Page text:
A few weeks ago, I found myself sitting on the couch on a lazy Saturday afternoon contemplating many of life’s mysteries. Finding no solutions and coming out of my daydream reality, my eyes focused on my game collection. Spilling from shelves and draping from the top of an armoire, the colorful mass holds protected, a dusty triangular box. A box with gaudy artwork that makes one wonder what was going through the minds of those that decided on the final copy. Pulling myself off the couch, I grabbed a chair from the kitchen and standing upon it, dug my way through the stacks of games, pulled out Tal der Konige and blew the dust from the grail game that so captured my desire.
Ignoring the box art, Tal der Konige is simply beautiful. The chunky, thickly painted cubes, reminiscent of those in Medina, give the game its stark beauty, accentuating the simple iconography. Beyond its artistic beauty, at its core, lies a game of extreme back stabbing and schadenfreude.
To earn points, players are attempting to complete the building of pyramids on locations spread throughout the board. To earn more points, players attempt to build them out of like-colored blocks. Obtaining blocks in sufficient numbers, in the desired colors, at the correct moment is difficult and players may at times earn less points for completing mix-colored pyramids or pyramids with each layer composed of the same colored blocks. But, the pyramids must be completed to earn any points.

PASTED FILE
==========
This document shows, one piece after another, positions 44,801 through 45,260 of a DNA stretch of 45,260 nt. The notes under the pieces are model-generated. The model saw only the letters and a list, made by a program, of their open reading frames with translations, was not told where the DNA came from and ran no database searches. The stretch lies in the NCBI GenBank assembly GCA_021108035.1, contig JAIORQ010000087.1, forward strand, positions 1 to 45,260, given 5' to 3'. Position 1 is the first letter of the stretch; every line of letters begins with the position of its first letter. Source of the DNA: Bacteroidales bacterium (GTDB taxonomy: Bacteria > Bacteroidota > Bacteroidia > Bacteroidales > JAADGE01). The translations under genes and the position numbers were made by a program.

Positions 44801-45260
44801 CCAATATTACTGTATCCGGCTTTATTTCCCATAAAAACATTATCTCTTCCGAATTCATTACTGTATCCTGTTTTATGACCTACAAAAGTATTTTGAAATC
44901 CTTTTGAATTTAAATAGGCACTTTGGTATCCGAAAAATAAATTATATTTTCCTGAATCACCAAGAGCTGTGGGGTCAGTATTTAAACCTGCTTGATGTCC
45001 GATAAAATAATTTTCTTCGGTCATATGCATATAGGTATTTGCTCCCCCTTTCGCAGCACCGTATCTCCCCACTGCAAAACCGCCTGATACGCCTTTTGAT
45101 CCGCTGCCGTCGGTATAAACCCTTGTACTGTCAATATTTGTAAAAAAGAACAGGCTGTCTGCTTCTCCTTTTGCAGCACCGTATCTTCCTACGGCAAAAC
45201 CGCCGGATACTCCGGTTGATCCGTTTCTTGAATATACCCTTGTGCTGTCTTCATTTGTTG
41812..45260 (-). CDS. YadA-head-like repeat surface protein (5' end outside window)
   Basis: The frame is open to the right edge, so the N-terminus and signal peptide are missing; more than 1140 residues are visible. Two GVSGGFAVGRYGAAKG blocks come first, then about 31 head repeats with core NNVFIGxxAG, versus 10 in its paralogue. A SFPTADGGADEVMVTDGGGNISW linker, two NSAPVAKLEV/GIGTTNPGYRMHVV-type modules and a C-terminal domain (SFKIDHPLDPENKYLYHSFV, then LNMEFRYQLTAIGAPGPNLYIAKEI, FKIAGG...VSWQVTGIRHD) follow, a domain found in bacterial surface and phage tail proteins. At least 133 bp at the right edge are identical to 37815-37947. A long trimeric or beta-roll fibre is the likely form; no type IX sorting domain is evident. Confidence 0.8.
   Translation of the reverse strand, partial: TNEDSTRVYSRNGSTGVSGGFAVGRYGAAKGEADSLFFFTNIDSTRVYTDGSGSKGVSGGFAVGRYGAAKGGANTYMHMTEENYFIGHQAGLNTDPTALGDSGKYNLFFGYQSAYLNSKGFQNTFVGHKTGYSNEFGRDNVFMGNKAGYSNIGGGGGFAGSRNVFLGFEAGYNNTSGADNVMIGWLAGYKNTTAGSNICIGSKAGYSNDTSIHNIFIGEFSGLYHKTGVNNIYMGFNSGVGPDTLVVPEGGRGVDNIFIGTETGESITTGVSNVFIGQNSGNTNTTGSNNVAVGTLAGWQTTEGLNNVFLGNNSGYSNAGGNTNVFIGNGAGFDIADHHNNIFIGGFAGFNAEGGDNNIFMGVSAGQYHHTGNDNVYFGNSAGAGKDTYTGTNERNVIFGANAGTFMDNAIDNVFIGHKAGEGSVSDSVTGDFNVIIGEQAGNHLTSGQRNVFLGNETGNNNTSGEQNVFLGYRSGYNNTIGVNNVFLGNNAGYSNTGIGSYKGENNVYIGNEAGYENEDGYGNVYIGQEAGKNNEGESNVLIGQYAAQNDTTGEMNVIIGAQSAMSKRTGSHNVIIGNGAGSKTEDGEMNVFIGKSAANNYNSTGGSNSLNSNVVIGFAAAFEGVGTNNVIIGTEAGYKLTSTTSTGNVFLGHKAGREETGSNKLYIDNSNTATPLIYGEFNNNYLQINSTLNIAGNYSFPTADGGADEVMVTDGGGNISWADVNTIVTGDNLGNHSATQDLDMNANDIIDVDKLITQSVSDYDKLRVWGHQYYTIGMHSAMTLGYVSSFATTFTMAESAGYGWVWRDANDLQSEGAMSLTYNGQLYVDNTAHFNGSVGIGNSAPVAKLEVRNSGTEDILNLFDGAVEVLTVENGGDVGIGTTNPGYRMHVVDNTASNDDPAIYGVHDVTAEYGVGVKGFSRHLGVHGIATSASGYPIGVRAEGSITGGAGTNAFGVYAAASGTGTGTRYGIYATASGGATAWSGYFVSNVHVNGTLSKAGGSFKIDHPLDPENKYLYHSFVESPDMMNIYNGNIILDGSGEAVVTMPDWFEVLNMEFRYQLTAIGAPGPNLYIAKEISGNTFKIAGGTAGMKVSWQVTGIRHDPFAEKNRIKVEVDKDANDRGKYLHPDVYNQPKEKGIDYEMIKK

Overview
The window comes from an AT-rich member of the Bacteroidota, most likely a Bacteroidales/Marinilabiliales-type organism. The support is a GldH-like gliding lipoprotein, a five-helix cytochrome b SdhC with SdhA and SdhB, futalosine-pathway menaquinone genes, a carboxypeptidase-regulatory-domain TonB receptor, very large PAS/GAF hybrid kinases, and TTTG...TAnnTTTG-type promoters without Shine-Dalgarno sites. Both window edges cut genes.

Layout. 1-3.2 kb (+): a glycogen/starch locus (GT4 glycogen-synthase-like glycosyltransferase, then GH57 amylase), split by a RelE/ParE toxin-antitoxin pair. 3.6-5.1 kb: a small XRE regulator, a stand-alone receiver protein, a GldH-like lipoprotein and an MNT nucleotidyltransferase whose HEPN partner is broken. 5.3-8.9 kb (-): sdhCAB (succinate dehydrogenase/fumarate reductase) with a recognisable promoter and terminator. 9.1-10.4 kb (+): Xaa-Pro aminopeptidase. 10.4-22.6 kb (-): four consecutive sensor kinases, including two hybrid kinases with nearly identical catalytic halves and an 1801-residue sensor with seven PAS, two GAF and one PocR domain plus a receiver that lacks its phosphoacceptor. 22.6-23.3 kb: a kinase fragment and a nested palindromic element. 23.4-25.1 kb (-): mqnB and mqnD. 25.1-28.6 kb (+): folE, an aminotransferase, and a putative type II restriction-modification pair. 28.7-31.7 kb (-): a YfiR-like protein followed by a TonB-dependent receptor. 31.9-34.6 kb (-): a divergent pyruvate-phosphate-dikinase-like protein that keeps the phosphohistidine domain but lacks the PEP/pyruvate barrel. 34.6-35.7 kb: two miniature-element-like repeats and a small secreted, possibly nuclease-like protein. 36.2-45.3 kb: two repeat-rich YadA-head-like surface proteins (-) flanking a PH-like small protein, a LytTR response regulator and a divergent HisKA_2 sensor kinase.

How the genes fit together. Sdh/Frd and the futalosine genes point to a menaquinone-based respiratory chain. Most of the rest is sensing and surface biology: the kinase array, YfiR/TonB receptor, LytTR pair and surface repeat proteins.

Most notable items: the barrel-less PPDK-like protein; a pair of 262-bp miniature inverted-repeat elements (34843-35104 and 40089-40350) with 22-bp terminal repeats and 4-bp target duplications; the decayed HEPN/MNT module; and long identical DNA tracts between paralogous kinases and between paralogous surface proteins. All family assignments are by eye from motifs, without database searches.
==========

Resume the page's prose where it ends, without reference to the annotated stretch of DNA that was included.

Players move one of two overseer and several builder pawns around the board and allocate them to building sites affording them the ability to add cubes. However, depending on their numbers at a site, other players can invade to steal blocks and, at times, wrestle away control of the partially built pyramid. Piles of randomly drawn blocks are auctioned at the beginning of each round and players blind bid on the lots by dividing up a collection of bid tokens to whatever piles they wish to bid on. Some of the bid tokens have nothing on them so players can bluff what they’re interested in bidding on.
Players then secretly determine where their overseers will move by programming in their allotted movement on a wipe-off placard. When everybody is done, the movements are revealed and the overseers are moved in turn order. If a player is unable to move where they expected, due to the programmed move of an earlier player, well, they’re just out of luck.
Once builders are moved in turn order, players steal blocks, take over pyramids, and place blocks to complete pyramids or push them closer towards completion. Any blocks not placed in the round, are used to construct the big pyramid in the middle of the board and when that pyramid is complete, the game ends. Points are awarded to players who have completed pyramids and the player with the most points wins.
Tal der Könige was my grail game for years. I wanted a copy just to have it in my collection. I’d love to play it with my group but I’m not sure that will happen. We’re very much a “cult of the new” kind of group but maybe I’ll try harder to get it to the table at some point. That said, I’d never trade or sell it. It’s just such a unique and beautifully manufactured game that catches the eye of most anyone that sees it.